Law firm CEO urges students to strive to become leaders
Wednesday 10 September, 2014
Partner and CEO of law firm Corrs Chambers Westgarth, Mr John W.H. Denton, urged Warrane residents to leverage the advantages they have received from life in College to become strong and effective leaders.
Speaking in the College’s main common room on Wednesday 10 September, 2014, Mr Denton, who has been named by The Australian newspaper as one of Australia’s most influential leaders, encouraged students to start their journey by reading Tolstoy:
“If you really want to know about how to live your life, read Tolstoy,” he said. “Tolstoy knew a lot about ambition, fear, stress, meaning and goodness.”
Among the resolutions Tolstoy made as a young man, he said, were to “stop caring about other people’s opinion” and “help those less fortunate.”
“One of the things I have learned in my lifetime is to avoid conventional wisdom and being placed in a box,” Mr Denton said . You should identify and stick to your principles as you discover yourself irrespective of what others tell you you are supposed to be.
“My own pathway has not always been deliberate and my choices certainly were not made by appealing to some preconceived notion of what is the right thing to do or who other people think that I should be.
“I actually think it is quite important to have confidence in yourself and to try to find your own passions and work to bring those things to life, partly through your involvement in the wider world, which is why I was so impressed to hear the way this College encourages community work.”
Mr Denton recommended that his listeners reflect on four key issues, the four Cs -- Change, Connectedness, Community and Conviction,
Looking at Change, he pointed out that his “first career” as a diplomat saw him posted to Moscow in the then Soviet Union. He said he arrived just before Mikhail Gorbachev was appointed General Secretary -- “one of the most extraordinary times in history”.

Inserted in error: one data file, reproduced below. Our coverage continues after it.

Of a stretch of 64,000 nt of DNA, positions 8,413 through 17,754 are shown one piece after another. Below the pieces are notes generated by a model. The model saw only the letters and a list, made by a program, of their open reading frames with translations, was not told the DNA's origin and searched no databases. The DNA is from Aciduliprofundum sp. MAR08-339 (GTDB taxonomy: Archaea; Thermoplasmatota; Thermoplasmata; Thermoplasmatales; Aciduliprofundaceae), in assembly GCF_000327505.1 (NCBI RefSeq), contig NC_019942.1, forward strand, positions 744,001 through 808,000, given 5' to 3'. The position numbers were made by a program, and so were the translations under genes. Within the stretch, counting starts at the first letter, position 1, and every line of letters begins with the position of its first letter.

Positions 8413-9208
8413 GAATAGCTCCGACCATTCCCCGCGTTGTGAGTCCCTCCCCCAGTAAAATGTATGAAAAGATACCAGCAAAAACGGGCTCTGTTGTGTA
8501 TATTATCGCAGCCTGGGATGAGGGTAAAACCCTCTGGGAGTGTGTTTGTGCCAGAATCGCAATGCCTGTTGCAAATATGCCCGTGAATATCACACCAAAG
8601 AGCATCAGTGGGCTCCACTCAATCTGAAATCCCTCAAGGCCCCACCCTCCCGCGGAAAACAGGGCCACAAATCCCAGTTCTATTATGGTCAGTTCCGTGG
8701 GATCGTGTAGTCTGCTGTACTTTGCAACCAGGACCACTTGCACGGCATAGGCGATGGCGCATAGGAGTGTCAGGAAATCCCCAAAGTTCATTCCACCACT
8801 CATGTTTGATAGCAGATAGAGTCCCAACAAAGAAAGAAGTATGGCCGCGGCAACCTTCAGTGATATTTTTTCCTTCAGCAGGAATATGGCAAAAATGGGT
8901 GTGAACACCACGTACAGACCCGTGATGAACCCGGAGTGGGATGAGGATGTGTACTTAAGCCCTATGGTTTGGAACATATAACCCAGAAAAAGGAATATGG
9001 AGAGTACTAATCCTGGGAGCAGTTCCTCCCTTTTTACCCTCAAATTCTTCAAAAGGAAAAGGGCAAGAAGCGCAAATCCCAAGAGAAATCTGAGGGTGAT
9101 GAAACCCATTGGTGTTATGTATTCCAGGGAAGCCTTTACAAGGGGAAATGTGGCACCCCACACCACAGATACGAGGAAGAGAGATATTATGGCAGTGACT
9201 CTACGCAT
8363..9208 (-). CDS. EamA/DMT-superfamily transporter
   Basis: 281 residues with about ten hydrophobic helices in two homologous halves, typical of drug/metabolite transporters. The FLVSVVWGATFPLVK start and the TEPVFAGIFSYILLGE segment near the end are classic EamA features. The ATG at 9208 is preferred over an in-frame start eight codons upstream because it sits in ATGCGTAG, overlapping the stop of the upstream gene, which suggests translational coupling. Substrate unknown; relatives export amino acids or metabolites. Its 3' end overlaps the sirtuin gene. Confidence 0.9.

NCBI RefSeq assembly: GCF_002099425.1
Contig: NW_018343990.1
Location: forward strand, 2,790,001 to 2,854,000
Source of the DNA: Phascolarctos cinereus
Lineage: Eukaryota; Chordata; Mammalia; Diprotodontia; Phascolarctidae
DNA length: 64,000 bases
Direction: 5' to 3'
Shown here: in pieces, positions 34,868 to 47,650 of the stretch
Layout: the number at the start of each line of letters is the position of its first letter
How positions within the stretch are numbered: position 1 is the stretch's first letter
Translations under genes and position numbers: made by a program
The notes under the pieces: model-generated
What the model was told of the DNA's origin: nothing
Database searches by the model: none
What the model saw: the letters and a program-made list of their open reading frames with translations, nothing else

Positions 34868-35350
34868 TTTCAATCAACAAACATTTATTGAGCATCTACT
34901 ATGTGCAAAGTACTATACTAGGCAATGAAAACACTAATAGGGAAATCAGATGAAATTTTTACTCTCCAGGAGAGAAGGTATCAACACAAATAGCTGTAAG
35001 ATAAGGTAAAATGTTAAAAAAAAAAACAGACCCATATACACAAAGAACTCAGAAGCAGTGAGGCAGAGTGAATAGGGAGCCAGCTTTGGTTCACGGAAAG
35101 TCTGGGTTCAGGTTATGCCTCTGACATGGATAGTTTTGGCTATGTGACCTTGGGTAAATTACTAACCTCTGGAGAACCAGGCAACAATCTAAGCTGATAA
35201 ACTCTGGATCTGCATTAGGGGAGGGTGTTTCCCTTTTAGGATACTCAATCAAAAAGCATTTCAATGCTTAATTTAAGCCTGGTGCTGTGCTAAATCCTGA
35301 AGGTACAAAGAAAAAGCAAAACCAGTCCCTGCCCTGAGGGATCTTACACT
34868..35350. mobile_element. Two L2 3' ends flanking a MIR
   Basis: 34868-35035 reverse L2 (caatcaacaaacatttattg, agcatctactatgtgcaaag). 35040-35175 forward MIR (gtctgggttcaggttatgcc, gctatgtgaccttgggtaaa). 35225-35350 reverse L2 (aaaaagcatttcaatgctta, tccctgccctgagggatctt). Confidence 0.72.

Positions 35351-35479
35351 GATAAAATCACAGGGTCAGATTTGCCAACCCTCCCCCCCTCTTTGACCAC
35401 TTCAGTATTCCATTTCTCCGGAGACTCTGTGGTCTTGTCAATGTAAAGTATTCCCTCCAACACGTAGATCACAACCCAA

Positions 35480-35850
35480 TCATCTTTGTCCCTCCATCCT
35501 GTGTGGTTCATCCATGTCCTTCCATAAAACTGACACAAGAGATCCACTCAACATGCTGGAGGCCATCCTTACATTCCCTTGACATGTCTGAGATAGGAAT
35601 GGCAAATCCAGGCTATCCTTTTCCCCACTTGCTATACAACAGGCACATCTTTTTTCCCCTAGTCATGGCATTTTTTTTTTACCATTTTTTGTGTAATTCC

“Learn that you not only need to adapt to change, but also to master change and see it as something which is positive,” Mr Denton said.
Another learning experience for him was being posted in Australia’s embassy in Baghdad during the first Iraqi crisis when Saddam Hussein had invaded Kuwait.
One of his tasks was to work to obtain the release of the Australians held hostage.
“Some people adapt to change by accepting it,” he said. “But that’s not quite the same thing, I learnt, as mastering it -- looking at change, embracing it and seeing it as powerful and liberating.
“Getting your mindset around that is quite important. For me mastering change meant growing from that change and also being able to bring about and inspire change in others.”
Mr Denton said it was Tolstoy who first said: “You must be the change that you want to see in the world”.
Looking at moments of great leadership in Australian history, Mr Denton said dramatic change had been a consequence of leaders who had been prepared to adapt to, master and live change.
An example was the leadership of Australians who identified the changes that were taking place in Japan after the Second World War and embraced the opportunities presented by a rapidly growing Japan.
On the second C, Connectedness, Mr Denton quoted former US Supreme Court Justice.Sandra Day O’Connor, who said that we don’t accomplish anything in the world alone.